Adrián Fernandez de Mendoza
Managing Director
Startup Contributor

The Apocalypse That Never Came

By Adrián Fernandez de Mendoza | Mon, 09/14/2020 - 08:00

It comes as no surprise to anyone and is even somewhat repetitive now to talk about the pandemic and the known and unknown future impacts it is having on our personal and family finances. Loss of employment, reduction in wages, reduced business activity. None of this is new to anyone. We know that it has already impacted us at the macro and micro levels, but the shock on the future remains to be seen.

Many financial institutions, after witnessing this economic tsunami that started in Asia, impacted Europe and finally landed in Latin America, prepared in various ways, from tighter credit policies to extension programs for their customers that in some cases reached up to four months of "grace" (yes, in quotes, since many programs focused more on showing healthier financial statements of the Banks, and capitalizing the unpaid interests of the customers).  All of us players, big and small, traditional or fintech, took a deep breath and expected the massive hit of this cursed virus that we were not prepared for.

And finally, it came: slowdown in origination, restrictions on withdrawals from credit lines, customer unhappiness and much more. The tension was high as people and businesses watched in horror amid GDP projections, mass layoffs and empty streets, except for the occasional tamale vendor who brought more hope than product to sell. A social and economic apocalypse as we witnessed how the daily indicators of cash flow, collections and variable costs had a negative impact on the life of our company, customers and employees.

April, May, June. They were nothing but a blink of an eye. A painful blink, indeed. Calls from customers started to arrive and asked us if we offered a "COVID-19 program."  More hassles from customers who would not be able to access their credit line. Overall frustration. And everyone waiting again for the collapse of our business metrics that were going to give a small “heart attack” of our corporate team back in Europe. Waiting, waiting, and waiting, while we held our breath.

And as we waited for disaster, we began to see more stable and upward collections. Customers accepting their credit line, but reducing the amount available. Portfolio indicators were stronger than ever amid tireless calls from corporate asking when doomsday was. And it wasn't coming. We kept scratching our heads trying to understand why this virus that wiped out entire economies had not had the expected impact on Creditea. "We are missing something", I thought. A few calls with some of our competitors, and the response was the same. Nobody saw the massive hit. Clueless; that was the word I used with the CEO in Europe.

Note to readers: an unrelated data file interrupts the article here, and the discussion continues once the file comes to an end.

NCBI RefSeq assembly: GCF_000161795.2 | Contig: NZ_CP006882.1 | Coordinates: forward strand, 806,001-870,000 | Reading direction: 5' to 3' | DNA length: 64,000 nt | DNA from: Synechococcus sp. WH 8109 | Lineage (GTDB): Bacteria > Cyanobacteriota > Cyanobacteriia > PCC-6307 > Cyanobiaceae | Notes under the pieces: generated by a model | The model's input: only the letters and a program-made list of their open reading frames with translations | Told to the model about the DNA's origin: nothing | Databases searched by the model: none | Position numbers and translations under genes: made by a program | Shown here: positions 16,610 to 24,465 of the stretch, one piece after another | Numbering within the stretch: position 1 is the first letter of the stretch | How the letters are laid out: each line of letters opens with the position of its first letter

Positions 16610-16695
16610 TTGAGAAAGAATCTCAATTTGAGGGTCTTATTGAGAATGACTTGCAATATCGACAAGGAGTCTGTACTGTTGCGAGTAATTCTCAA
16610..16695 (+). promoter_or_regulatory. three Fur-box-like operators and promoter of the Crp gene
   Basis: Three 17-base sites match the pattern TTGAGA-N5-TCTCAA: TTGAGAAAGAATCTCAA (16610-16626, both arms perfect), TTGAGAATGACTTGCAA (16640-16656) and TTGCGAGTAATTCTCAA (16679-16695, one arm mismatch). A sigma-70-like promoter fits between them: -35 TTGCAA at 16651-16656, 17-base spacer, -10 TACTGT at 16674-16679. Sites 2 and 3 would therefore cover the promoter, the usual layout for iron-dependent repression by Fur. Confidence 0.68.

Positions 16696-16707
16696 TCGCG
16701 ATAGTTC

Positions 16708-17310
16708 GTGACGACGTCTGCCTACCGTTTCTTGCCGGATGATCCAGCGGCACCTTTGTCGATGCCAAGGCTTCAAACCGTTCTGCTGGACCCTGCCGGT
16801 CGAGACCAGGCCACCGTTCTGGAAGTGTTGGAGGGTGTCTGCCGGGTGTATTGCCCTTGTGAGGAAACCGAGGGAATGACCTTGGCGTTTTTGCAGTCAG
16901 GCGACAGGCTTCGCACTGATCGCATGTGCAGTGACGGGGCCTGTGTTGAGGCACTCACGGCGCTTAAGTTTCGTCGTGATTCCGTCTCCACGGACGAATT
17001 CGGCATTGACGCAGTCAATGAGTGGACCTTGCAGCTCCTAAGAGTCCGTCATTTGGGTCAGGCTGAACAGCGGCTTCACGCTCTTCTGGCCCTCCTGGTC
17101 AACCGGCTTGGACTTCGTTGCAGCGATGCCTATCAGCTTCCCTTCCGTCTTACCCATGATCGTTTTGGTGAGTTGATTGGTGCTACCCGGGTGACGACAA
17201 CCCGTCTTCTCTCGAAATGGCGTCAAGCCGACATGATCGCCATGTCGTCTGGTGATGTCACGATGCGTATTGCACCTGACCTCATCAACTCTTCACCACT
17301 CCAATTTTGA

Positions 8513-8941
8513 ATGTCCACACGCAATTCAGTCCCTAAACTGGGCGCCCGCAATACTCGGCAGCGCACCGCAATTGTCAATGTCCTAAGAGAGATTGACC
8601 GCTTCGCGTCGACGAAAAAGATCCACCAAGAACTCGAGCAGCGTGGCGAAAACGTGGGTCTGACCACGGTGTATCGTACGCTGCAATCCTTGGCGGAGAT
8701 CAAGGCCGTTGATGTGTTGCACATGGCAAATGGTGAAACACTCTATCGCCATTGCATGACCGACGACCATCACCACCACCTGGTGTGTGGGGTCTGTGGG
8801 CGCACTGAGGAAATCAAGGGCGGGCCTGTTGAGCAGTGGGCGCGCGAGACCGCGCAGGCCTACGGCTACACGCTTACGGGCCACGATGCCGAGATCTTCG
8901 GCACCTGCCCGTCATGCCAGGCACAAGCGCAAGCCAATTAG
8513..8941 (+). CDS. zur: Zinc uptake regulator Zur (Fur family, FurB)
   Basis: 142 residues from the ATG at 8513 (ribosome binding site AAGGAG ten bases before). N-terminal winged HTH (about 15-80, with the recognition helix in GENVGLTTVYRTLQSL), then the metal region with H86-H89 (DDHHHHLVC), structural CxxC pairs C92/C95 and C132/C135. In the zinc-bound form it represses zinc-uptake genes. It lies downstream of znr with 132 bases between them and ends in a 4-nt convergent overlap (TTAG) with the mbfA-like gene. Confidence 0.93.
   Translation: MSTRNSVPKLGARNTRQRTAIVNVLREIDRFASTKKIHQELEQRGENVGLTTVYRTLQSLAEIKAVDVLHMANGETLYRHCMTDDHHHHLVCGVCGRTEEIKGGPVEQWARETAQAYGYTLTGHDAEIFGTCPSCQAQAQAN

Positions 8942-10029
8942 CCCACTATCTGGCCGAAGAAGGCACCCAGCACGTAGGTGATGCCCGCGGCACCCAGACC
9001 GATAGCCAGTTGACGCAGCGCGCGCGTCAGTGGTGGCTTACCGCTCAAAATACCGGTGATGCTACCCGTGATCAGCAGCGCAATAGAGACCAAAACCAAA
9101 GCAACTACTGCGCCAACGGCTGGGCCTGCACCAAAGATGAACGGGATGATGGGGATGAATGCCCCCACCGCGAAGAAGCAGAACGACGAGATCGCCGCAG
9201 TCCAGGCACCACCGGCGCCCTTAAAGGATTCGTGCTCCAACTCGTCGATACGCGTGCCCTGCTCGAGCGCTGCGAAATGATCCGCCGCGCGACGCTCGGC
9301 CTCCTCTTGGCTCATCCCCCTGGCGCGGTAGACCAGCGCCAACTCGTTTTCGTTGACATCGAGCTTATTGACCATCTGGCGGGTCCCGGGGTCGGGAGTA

Then we began to understand that although this positive effect was not so easy to comprehend, it was real. I finally broke it down:

  1. Fast reaction: The advantage of being a fintech company is the speed with which we can adjust our credit and origination policies. We were able to respond in a matter of days, while the robustness of traditional players in the financial sector resulted in a slow response time. Before the "wave" came, we were able to "dive in" quickly and didn't get "rolled over" as we had expected.
  2. Customers being cautious: It is not the first time that Mexico has experienced a crisis that comes hand in hand with lowering the available credit supply. People remember the bad times and start being more prudent with their financial products. Customers who applied to Creditea began paying more promptly and to ask for smaller credit lines.  There have, of course, been some cases that presented themselves with job losses, wage reductions or simply refusals to pay.
  3. Mexico can't stop: I don't want to turn this into a health, public policy or community-care debate, but as Mexico is a hybrid economy, where a high percentage of families generate their income through the informal economy, it's practically impossible to stop it. The quesadillas lady, the catalog seller and the small convenience store continued to move the wheels of the economy with questionable sanitary precautions, as the privileged few began to set up for home office. I read somewhere that people would rather risk "5 percent getting the virus and dying, than 100 percent certainty of starving to death if they stayed home”. Disturbing but true.

I’m positive we haven't seen the end of these unprecedented times and mostly we will continue to be surprised and challenged. There are tons of lessons for both individuals and companies to apply to whatever lies ahead. No one is to blame for this, but we are all responsible to make the best of it. 

We will have to redo the risk, origination and money-recover models because there is no AI or machine learning model that could have foreseen this and most of all, there is no model that could have predicted all this turmoil that caused “nothing” for some and a lot to others. Nothing is off the table now and that’s exciting.